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Friday, September 18 2020 @ 08:46 PM CDT

Clergy Not to be Left With Children

Whited Sepulchers

A new report has revealed the extent of child sexual abuse within the Australian Anglican church.

Amber Robinson
The report, released this week, showed the church averaged nearly a complaint a month between 1990 and 2008, and that boys between 10 and 15 were most at risk. Most victims took more than two decades to complain - and that’s just the ones who did speak out.

All up there were 191 complaints of abuse against 135 abusers. That’s… a lot of clergymen.

The report recommended that clergy and youth workers should never be alone with adolescents where abuse could occur, such as a home, church or car.

They also recommended a triple check on people who work with adolescents (a criminal check, referees and the church’s own national register), that people other than the minister must be responsible for enforcing the code of conduct in a parish, and that the church should review its protocols and training.

They also suggested the Anglican and Catholic churches put aside their denominational differences to consider working together on child-protection strategies.

All very well and good, and the church has already taken some of these reccomendations on board over the last few years, but I want to know if there has been any research done in to why there seems to be a higher level of abuse within the church than in other areas of society - or does it just get more attention?

http://www.babble.com.au

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Don't leave clergy alone with children: reportBarney Zwartz
June 18, 2009
THE Anglican Church in Australia is set to overhaul its rules for how clergy and church workers interact with adolescents after an independent report revealed the extent of sexual abuse within the church.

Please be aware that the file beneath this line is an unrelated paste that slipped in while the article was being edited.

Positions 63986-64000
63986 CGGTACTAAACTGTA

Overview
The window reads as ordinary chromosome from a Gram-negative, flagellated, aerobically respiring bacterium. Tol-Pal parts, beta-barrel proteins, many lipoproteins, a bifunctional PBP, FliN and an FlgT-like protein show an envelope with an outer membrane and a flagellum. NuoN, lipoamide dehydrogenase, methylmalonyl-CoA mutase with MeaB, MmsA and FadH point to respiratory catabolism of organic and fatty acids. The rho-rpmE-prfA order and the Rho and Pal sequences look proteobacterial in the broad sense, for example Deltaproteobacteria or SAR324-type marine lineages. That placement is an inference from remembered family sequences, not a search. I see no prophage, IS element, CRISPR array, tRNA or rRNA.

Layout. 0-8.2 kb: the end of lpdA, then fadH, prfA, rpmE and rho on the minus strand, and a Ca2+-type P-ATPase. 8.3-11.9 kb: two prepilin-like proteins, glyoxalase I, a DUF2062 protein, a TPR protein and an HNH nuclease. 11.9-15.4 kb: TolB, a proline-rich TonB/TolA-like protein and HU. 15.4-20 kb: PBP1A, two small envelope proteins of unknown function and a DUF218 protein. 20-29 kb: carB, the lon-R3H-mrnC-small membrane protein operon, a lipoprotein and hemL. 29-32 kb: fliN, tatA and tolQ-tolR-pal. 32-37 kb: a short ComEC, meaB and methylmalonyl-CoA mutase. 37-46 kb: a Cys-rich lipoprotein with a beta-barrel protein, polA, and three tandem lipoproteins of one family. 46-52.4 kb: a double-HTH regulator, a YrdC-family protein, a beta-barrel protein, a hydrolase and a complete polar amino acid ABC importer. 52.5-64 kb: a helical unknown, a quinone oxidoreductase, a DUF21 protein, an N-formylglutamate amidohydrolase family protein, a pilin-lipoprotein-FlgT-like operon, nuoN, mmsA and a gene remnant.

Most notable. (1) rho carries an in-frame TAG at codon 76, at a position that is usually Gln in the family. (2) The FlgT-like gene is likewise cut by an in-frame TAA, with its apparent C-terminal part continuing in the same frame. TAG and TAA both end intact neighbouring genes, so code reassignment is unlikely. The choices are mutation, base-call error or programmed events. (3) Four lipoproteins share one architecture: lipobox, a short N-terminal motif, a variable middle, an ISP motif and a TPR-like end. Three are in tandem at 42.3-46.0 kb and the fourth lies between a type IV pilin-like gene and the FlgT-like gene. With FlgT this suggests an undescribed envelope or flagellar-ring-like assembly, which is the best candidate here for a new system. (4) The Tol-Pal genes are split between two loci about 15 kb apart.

The report, released yesterday, showed the church averaged nearly a complaint a month between 1990 and 2008, that boys between 10 and 15 were most at risk, and that most victims took more than two decades to complain.

In a study the researchers believe is the second of its type worldwide, University of Sydney professors Patrick Parkinson and Kim Oates examined every completed report of child sexual abuse — 191 by 135 abusers.

They recommended clergy and youth workers should never be alone with adolescents where abuse could occur, such as a home, church or car.

They recommended a triple check on people who work with adolescents (a criminal check, referees and the church's own national register), that people other than the minister must be responsible for enforcing the code of conduct in a parish, and that the church should review its protocols and training.

They also suggested there were enough similarities for the Anglican and Catholic churches to consider working together on child-protection strategies.

Three-quarters of the complaints were made after 2000, but the number peaked in 2003.

The researchers found that, in mirror image to abuse in the community, three-quarters of the victims were male, most between 10 and 15.

About half the complaints involved more than one abusive act. Most abuse occurred in the abuser's home or on church premises, while camps and cars were also common locations.

The report said the church needed to concentrate its effort on the areas of most risk, such as youth groups, rather than its present blanket approach.

Releasing the report, Brisbane Archbishop Phillip Aspinall, the Anglican national leader, said: "We reiterate our apology, our sorrow and our deep regret for abuse which has occurred." Melbourne Archbishop Philip Freier and Sydney Bishop Glenn Davies echoed the apology.

Dr Aspinall said the report enabled targeted strategies. "Abuse happens because people exploit opportunities for abuse, so there should be no opportunities for youth workers to be alone with children where abuse could occur."

He said child sexual abuse had been a significant problem for the Anglican church, but it had "expended enormous energy to do the right thing".

Victims advocate Michael Salter hailed the report as evidence-based and independent and, above all, a move from legal risk minimisation towards long-term pastoral care.

"There's a spirit of openness in this report that contrasts with the attitude of other churches, especially the Catholic Church," said Mr Salter, director of Adults Surviving Child Abuse. "We'll keep an eye on the church to make sure they follow through."

Dr Freier said Melbourne was already applying most of the recommendations, but systems could always be improved.

http://www.theage.com.au


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